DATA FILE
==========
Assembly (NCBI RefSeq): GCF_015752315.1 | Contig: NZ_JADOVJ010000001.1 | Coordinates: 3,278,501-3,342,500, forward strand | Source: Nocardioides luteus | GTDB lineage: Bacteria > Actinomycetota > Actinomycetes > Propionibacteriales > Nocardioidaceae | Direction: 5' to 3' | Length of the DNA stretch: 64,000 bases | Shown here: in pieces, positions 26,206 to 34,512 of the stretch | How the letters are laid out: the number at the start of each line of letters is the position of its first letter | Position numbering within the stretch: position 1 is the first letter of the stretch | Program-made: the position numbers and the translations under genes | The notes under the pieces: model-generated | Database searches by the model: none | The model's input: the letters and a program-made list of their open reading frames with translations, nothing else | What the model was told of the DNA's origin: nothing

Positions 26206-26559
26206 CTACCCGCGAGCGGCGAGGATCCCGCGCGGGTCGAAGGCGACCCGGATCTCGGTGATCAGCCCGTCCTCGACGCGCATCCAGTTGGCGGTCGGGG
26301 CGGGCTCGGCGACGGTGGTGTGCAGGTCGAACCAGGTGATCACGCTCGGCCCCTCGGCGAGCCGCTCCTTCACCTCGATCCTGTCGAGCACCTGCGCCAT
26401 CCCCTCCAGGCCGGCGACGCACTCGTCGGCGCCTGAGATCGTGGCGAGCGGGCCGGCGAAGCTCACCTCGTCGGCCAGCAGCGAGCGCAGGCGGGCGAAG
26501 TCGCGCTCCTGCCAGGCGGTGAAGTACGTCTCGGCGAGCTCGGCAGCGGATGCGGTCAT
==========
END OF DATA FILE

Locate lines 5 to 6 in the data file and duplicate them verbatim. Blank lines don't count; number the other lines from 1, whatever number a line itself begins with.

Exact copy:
26401 CCCCTCCAGGCCGGCGACGCACTCGTCGGCGCCTGAGATCGTGGCGAGCGGGCCGGCGAAGCTCACCTCGTCGGCCAGCAGCGAGCGCAGGCGGGCGAAG
26501 TCGCGCTCCTGCCAGGCGGTGAAGTACGTCTCGGCGAGCTCGGCAGCGGATGCGGTCAT